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This Week in Milwaukee

Tech N9ne, DJ Shadow and Yuck

Jul. 14, 2011
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Tech N9ne @ The Rave, 8 p.m.

Until his double-disc eighth album, Killer, went platinum in 2008, Kansas City hardcore rapper Tech N9ne struggled for recognition outside of underground circles.

N9ne's commercial success has only further propelled the already prolific rapper's output; he released his guestheavy Sickology 101: The Study of Being Sick and K.O.D. within six months of each other in 2009, followed by his 11th album, The Gates Mixed Plate, last July. Buoyed by some big-name guests (including Snoop Dogg, Lil Wayne, Busta Rhymes and The Deftones), Tech's latest album, All 6's And 7's, , debuted at No. 1 on the Billboard rap albums chart, affirming the rapper's newfound commercial appeal.

Bastille Days @ Cathedral Square Park

Celebrating its 30th year, Milwaukee's Bastille Days festival once again will turn Downtown Milwaukee into a Parisian paradise for four days, with four stages of entertainment and cherished traditions like the Storming of the Bastille run/walk, the Sunday French mass and the "Consuming of the Fried Dough" (the Alliance Française will again be selling authentic beignets). There's something for nearly everyone at the festival this year, and in the true spirit of the French Revolution, the tyranny of high ticket prices is left to other festivals: Admission is free. Artists performing this year include The Uptown Savages, the Ethan Keller Group, Evergreen, The LoveMonkeys, Robin Pluer and Semi Twang.


DJ Shadow @ The Rave, 9 p.m.

It's not too surprising that Joshua Paul Davis, better known as DJ Shadow, has a collection of over 60,000 records, considering his music is derived exclusively from other artists' work. His debut album, Endtroducing....., is a massively acclaimed stroke of genius that landed in the Guinness Book of World Records as the first completely sampled album and was named one of Time magazine's 100-best albums ever.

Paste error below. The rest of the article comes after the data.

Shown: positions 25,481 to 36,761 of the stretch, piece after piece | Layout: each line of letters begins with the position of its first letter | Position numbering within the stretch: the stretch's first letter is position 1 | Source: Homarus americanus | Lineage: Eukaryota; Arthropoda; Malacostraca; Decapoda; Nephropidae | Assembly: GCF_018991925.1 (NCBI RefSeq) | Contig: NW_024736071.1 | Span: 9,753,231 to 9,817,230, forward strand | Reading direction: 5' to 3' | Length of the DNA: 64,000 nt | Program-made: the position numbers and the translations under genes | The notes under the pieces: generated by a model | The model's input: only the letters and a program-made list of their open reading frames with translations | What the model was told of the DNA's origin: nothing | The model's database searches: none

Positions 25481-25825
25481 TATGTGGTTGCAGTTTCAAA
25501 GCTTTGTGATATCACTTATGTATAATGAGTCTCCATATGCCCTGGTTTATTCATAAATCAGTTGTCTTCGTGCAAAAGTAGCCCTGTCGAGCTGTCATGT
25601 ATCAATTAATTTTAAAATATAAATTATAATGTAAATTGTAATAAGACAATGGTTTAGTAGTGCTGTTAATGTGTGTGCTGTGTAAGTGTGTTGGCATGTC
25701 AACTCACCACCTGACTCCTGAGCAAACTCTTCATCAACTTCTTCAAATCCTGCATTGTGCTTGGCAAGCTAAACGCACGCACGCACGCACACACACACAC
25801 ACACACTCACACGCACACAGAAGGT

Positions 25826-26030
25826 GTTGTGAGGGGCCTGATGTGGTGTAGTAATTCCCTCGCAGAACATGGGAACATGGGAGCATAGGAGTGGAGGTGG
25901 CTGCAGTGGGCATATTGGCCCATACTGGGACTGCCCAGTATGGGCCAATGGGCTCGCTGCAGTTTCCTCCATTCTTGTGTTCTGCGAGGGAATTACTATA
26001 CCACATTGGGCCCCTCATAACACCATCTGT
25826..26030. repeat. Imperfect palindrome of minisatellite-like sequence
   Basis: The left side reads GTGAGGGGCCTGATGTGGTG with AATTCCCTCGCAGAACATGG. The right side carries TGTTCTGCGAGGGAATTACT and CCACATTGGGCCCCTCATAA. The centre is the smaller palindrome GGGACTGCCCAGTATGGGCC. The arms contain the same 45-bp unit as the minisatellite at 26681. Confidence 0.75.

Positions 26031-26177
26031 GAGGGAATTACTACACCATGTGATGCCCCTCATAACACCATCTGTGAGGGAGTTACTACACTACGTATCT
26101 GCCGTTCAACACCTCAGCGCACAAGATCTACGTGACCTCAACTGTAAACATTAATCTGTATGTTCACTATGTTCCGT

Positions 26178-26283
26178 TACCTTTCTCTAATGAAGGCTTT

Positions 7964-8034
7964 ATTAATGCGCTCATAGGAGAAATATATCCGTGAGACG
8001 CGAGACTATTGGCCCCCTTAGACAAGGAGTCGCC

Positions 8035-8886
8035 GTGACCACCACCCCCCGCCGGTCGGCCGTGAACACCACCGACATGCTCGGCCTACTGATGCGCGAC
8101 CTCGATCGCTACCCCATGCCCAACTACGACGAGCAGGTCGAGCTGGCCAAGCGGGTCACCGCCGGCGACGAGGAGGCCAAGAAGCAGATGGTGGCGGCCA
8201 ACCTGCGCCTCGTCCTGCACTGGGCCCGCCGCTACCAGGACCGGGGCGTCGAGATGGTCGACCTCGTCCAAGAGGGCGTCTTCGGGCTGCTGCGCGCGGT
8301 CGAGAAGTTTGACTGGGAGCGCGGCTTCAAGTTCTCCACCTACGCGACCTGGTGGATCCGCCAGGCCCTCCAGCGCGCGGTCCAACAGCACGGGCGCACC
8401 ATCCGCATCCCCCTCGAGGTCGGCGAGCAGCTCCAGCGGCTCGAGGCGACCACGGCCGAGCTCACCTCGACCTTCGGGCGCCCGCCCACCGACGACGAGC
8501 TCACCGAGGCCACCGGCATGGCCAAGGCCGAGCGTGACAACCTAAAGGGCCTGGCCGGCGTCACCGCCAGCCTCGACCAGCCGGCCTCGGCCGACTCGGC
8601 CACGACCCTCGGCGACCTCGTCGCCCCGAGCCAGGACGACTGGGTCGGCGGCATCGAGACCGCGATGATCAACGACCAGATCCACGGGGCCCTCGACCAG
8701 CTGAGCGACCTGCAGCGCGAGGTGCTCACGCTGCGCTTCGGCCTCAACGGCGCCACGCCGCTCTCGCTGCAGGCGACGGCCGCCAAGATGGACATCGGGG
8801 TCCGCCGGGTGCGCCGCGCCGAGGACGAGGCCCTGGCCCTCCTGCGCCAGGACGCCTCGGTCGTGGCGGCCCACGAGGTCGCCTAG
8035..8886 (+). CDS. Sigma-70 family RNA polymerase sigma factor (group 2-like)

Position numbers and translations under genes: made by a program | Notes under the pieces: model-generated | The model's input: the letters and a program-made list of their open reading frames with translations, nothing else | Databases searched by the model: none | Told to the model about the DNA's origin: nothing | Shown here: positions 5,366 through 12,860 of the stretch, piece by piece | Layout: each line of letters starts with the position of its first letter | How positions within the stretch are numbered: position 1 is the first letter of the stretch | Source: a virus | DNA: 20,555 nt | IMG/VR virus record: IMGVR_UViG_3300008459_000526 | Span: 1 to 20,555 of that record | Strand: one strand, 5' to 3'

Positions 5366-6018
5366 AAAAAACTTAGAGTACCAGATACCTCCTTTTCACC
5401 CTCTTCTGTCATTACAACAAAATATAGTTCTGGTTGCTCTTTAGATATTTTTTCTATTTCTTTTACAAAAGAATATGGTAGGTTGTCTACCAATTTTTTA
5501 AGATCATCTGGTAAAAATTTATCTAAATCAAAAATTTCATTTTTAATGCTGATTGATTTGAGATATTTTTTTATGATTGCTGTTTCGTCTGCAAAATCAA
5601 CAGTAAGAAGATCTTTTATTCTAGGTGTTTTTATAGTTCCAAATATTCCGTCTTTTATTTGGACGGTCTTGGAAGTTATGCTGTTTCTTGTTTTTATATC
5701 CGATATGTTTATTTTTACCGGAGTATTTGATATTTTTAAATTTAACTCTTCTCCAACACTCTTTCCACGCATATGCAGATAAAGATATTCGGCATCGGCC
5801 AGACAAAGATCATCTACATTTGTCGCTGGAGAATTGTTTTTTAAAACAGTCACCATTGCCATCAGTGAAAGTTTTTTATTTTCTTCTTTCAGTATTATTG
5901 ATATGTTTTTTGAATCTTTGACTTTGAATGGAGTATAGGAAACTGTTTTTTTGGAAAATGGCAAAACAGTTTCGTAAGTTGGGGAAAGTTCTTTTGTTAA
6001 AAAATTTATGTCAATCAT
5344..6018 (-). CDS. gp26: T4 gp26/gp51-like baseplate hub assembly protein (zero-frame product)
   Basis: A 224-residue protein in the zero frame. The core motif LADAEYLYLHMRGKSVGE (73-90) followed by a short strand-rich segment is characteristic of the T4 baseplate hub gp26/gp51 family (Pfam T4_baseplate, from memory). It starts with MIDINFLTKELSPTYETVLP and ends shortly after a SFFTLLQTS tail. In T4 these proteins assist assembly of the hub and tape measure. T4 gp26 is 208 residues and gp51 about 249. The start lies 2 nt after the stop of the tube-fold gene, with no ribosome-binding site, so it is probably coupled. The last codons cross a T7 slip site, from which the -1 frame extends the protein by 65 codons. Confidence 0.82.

Shadow continues to produce music off the beaten path with his latest foray, The Less You Know, The Better, which promises to be a veritable opus of instrumental hip-hop when it is released later this year.


Fish Day @ Port Washington, 10 a.m.

Outsiders are often shocked to learn that Wisconsin claims the world's largest music festival, but they'd probably be a lot less shocked to learn that it also claims the world's largest fish fry. Set near the downtown harbor, Port Washington's Fish Day serves up nearly 10,000 pounds of cod and 13,000 pounds of fried potatoes every year. The festival kicks off with an 8K run at 8 a.m. and then a 10 a.m. parade through downtown Port Washington. Other attractions include a classic car show, arts and crafts tents, carnival rides, a smoked-fish eating contest and several stages of music, including ones for blues, country and classic rock.

Phil Keaggy @ Shank Hall, 8 p.m.

Despite only having nine-and-a-half fingers, Phil Keaggy is one of the world's greatest fingerpicking guitarists. The Christian-rock kingpin got his start playing solo shows in the 1960s, just him, his guitar and an amp, and has since released more than 50 albums. His virtuoso playing has gotten him nominated twice for a Grammy, and has inspired fantastic stories, the most famous of these involving the legendary Jimi Hendrix proclaiming Keaggy as the best guitarist who ever lived.


Patti LaBelle @ Northern Lights Theater, 8 p.m.